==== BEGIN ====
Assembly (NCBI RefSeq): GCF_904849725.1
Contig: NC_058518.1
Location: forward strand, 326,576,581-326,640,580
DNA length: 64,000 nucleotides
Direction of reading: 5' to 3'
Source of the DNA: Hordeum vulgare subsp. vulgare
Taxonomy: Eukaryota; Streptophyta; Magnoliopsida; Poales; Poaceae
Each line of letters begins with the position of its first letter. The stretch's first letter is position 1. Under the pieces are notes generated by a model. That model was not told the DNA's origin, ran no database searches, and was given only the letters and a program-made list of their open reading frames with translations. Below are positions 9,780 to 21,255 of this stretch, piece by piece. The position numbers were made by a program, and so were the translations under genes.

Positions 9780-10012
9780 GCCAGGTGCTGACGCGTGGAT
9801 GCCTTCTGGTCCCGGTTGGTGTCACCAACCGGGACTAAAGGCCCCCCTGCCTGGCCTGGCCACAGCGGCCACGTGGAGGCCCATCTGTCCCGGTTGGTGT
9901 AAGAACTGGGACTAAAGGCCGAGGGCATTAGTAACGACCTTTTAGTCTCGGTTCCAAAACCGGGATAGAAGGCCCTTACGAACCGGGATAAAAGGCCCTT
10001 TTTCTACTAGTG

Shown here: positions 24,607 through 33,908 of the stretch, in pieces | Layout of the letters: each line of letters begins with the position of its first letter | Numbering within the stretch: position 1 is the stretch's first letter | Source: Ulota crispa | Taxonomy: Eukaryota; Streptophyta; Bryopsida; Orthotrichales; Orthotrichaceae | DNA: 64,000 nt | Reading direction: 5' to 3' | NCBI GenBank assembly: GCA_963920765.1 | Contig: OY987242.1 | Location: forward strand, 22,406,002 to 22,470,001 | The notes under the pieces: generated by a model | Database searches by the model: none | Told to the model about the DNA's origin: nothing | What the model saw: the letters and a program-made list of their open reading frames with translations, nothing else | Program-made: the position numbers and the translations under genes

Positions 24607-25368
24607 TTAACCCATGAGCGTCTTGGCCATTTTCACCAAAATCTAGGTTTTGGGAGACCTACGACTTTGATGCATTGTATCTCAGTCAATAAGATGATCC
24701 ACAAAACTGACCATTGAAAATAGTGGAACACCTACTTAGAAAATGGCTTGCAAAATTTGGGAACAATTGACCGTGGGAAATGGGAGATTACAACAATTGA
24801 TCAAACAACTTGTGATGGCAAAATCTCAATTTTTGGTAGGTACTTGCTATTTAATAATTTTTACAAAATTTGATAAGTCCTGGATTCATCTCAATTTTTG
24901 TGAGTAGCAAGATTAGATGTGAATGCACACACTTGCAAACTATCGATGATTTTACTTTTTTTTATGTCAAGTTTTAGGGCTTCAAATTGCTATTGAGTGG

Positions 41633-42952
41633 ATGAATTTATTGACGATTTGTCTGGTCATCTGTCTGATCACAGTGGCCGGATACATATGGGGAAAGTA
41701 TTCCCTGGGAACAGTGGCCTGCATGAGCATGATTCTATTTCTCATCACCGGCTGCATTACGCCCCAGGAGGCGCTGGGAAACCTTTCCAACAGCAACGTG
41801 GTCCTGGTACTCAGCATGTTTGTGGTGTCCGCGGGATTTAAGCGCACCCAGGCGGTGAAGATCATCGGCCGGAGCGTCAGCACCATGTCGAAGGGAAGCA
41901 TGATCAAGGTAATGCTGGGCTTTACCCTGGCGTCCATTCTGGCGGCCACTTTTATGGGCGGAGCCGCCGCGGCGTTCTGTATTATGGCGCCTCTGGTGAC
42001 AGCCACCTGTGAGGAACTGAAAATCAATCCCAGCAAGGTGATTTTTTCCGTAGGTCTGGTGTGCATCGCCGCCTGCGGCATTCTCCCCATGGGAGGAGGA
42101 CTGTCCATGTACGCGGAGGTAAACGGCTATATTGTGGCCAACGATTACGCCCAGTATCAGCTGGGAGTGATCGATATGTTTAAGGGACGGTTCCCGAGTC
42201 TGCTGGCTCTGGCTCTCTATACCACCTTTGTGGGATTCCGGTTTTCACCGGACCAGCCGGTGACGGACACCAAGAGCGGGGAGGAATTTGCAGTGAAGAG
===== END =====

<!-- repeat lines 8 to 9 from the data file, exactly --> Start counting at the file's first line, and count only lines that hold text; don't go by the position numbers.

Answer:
Each line of letters begins with the position of its first letter. The stretch's first letter is position 1. Under the pieces are notes generated by a model. That model was not told the DNA's origin, ran no database searches, and was given only the letters and a program-made list of their open reading frames with translations. Below are positions 9,780 to 21,255 of this stretch, piece by piece. The position numbers were made by a program, and so were the translations under genes.

Positions 9780-10012